Mice fed a high-fat diet with calcium and magnesium supplements did not develop liver cancer.
A preclinical study adds to the growing body of data suggesting a multi-mineral dietary supplement called Aquamin may be a simple and effective strategy to minimize the long-term health effects of non-alcoholic fatty liver disease. Aquamin is a calcified red marine algae supplement that contains calcium, magnesium, and 72 other minerals and trace elements.
Non-alcoholic fatty liver disease, which is defined by an excess of fat accumulated in the liver, affects about 25% of adults in the United States. Non-alcoholic steatohepatitis (NASH) is a more aggressive version of this illness that causes the liver to become inflamed. Fibrosis, advanced scarring known as cirrhosis, liver failure, and cancer can all result from this.
Non-alcoholic fatty liver disease is a rising public health problem that is now being addressed by focusing on lifestyle changes, particularly food, to prevent fat build-up in the liver, said Muhammad Nadeem Aslam, MD, of the University of Michigan in Ann Arbor, who led the research team. “We need new approaches since this does not work for everyone.”
The new discovery will be presented at the American Society for Investigative Pathology annual meeting, which will be held April 2–5 in Philadelphia, by Isabelle Harber, an undergraduate researcher in Aslam’s group.
“The majority of people in Western civilization do not reach the USDA daily intake standards for calcium and magnesium, as well as, probably, additional minerals nutritionally related to these minerals,” Harber added. “We’re looking at whether a mineral supplement could be a low-cost, low-to-no-toxicity way of reducing the devastating effects of non-alcoholic fatty liver disease.”
In preliminary trials, the researchers fed mice a high-fat diet to generate non-alcoholic fatty liver disease, or NASH, in mice. They saw the complete spectrum of liver illness in these animals for 15 to 18 months, including advanced fibrotic alterations and liver cancer.
These investigations found that when animals were fed a high-fat diet and given a multi-mineral supplement, the late-stage effects of NASH were significantly reduced compared to animals that were not given the supplement. The researchers detected protein alterations related to NASH in short-term tests lasting about 24 weeks, while tumor development was suppressed in lengthier experiments.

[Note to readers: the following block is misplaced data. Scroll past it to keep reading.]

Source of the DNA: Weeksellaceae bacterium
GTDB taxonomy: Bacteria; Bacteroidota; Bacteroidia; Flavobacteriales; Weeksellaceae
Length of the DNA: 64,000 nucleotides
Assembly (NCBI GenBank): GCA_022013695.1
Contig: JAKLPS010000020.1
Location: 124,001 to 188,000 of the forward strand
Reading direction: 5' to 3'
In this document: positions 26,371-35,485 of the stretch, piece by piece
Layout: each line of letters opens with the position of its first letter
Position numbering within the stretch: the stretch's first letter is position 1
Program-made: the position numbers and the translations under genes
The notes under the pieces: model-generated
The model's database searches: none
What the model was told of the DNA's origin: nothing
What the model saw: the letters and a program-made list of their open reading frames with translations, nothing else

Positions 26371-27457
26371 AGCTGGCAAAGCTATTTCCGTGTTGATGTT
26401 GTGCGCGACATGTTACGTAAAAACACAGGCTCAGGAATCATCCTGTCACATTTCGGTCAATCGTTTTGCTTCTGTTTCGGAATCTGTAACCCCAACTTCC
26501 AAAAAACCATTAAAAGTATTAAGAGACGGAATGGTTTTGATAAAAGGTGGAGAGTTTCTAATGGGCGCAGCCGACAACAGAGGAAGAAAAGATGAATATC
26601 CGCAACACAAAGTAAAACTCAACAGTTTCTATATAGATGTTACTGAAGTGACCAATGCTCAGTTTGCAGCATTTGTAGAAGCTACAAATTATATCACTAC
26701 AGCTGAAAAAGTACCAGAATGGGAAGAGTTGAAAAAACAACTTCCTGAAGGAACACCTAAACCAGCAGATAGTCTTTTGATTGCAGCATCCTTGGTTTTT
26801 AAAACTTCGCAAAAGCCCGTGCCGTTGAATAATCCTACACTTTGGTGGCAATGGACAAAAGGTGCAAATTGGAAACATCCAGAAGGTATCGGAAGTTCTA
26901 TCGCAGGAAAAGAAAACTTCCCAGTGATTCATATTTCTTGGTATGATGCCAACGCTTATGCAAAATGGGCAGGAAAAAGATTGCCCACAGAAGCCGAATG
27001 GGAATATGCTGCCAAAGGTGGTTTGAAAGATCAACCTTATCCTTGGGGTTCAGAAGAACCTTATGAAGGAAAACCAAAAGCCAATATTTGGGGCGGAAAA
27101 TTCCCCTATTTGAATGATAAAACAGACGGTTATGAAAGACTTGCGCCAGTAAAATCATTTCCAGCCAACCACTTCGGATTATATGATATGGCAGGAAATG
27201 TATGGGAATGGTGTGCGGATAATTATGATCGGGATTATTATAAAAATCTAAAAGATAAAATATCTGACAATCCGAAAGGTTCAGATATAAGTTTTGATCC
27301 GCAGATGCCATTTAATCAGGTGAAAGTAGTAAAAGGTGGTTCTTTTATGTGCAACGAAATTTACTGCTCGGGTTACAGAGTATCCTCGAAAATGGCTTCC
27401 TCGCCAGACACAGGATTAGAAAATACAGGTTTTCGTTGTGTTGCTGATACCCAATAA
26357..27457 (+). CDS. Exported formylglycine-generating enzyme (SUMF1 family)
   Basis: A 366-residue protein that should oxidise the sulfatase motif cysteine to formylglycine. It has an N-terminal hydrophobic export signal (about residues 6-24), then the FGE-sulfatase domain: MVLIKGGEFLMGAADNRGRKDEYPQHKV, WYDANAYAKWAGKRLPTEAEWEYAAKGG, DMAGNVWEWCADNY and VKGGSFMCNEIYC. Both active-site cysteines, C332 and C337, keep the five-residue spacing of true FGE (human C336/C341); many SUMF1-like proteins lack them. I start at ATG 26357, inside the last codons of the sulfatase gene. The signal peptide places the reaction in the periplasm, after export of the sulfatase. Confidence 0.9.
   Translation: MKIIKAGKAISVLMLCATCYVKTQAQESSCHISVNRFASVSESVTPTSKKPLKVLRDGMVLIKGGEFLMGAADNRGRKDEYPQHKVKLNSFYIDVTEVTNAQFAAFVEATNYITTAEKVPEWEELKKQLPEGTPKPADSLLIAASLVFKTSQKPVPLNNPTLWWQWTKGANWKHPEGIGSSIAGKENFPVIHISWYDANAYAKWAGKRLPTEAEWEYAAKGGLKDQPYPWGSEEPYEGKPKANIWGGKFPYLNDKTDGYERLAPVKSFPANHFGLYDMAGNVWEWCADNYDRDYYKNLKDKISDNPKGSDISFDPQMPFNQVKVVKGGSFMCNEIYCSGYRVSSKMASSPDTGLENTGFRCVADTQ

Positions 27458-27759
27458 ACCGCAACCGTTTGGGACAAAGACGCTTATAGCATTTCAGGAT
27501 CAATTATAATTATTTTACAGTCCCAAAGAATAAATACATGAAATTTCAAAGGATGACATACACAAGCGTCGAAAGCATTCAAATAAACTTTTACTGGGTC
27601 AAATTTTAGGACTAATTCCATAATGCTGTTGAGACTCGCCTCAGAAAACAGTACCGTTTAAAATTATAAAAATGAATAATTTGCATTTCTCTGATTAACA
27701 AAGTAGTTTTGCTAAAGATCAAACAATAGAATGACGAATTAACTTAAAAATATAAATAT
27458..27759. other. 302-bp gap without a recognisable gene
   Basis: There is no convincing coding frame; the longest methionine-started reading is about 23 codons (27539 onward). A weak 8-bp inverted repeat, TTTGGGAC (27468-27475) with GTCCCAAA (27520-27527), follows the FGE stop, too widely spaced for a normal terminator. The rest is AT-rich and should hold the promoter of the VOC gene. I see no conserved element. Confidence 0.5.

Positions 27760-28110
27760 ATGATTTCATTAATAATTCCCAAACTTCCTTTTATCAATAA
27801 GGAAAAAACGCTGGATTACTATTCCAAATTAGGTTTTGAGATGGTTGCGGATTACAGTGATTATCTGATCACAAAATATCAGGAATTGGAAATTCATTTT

“Most people living in Western society do not meet the USDA daily intake guidelines for the intake of calcium and magnesium and, presumably, other minerals nutritionally associated with these minerals, We are working to find out if a mineral supplement could provide a low-cost, low- to no-toxicity approach to mitigating the devastated consequences of non-alcoholic fatty liver disease.”said Harber.
In the long-term tests, we found that most mice on the high-fat diet had massive liver tumors, but animals on the same diet that took the mineral supplement developed no tumors, Aslam added. “These findings back up our earlier findings that minerals have the potential to alleviate the negative effects of fatty liver disease.”
Because the short-and long-term studies used different types of mice, the researchers hope to do both sets of experiments on the same animals in the future. This will enable them to detect early protein changes in individual animals that may predict or be linked to protection from later repercussions.
They just completed a 90-day pilot phase experiment in 30 healthy colorectal cancer patients who were randomly assigned to Aquamin or a placebo. The trial revealed that the mineral supplement was safe and tolerable, with no evidence of potential liver harm. They’re also initiating preliminary clinical tests to see how safe and tolerable Aquamin is over the course of 180 days. The study’s goals will include signs of liver injury and inflammation.
Isabelle Harber will present this research on Sunday, April 3 from 11:45 a.m.–12:45 p.m. in Exhibit/Poster Hall A-B, Pennsylvania Convention Center (Poster Board Number D20) (abstract) and at 6 p.m. on Terrace 2/3, Pennsylvania Convention Center (abstract) (abstract). For additional information or to get a complimentary press ticket to attend the meeting, contact the media team.
Meeting: Experimental Biology 2022